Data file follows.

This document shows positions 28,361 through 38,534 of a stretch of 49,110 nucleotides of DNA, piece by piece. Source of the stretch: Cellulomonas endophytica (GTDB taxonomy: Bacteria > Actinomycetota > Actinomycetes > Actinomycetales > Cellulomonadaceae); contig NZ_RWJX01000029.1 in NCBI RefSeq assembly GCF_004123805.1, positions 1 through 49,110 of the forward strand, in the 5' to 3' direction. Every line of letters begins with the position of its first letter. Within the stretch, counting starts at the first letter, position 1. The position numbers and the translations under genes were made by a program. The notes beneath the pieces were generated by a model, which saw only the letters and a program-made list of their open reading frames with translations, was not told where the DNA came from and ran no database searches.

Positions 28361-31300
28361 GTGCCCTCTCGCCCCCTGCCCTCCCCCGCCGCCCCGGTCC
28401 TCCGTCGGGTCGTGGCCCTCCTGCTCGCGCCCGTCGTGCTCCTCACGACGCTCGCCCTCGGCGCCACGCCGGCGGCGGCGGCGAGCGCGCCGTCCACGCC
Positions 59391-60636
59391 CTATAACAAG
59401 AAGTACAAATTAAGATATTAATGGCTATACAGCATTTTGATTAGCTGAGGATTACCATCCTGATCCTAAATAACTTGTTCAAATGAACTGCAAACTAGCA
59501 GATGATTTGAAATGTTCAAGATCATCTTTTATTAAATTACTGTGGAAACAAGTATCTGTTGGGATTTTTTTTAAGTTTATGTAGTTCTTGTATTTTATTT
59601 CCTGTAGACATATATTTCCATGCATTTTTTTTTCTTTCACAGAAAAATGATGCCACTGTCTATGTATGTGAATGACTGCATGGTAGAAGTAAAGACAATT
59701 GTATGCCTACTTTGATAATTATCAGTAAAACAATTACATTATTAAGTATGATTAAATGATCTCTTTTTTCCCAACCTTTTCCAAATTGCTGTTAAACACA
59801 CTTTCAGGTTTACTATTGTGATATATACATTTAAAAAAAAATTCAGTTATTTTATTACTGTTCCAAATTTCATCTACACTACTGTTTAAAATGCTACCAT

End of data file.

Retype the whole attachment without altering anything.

This document shows positions 28,361 through 38,534 of a stretch of 49,110 nucleotides of DNA, piece by piece. Source of the stretch: Cellulomonas endophytica (GTDB taxonomy: Bacteria > Actinomycetota > Actinomycetes > Actinomycetales > Cellulomonadaceae); contig NZ_RWJX01000029.1 in NCBI RefSeq assembly GCF_004123805.1, positions 1 through 49,110 of the forward strand, in the 5' to 3' direction. Every line of letters begins with the position of its first letter. Within the stretch, counting starts at the first letter, position 1. The position numbers and the translations under genes were made by a program. The notes beneath the pieces were generated by a model, which saw only the letters and a program-made list of their open reading frames with translations, was not told where the DNA came from and ran no database searches.

Positions 28361-31300
28361 GTGCCCTCTCGCCCCCTGCCCTCCCCCGCCGCCCCGGTCC
28401 TCCGTCGGGTCGTGGCCCTCCTGCTCGCGCCCGTCGTGCTCCTCACGACGCTCGCCCTCGGCGCCACGCCGGCGGCGGCGGCGAGCGCGCCGTCCACGCC
Positions 59391-60636
59391 CTATAACAAG
59401 AAGTACAAATTAAGATATTAATGGCTATACAGCATTTTGATTAGCTGAGGATTACCATCCTGATCCTAAATAACTTGTTCAAATGAACTGCAAACTAGCA
59501 GATGATTTGAAATGTTCAAGATCATCTTTTATTAAATTACTGTGGAAACAAGTATCTGTTGGGATTTTTTTTAAGTTTATGTAGTTCTTGTATTTTATTT
59601 CCTGTAGACATATATTTCCATGCATTTTTTTTTCTTTCACAGAAAAATGATGCCACTGTCTATGTATGTGAATGACTGCATGGTAGAAGTAAAGACAATT
59701 GTATGCCTACTTTGATAATTATCAGTAAAACAATTACATTATTAAGTATGATTAAATGATCTCTTTTTTCCCAACCTTTTCCAAATTGCTGTTAAACACA
59801 CTTTCAGGTTTACTATTGTGATATATACATTTAAAAAAAAATTCAGTTATTTTATTACTGTTCCAAATTTCATCTACACTACTGTTTAAAATGCTACCAT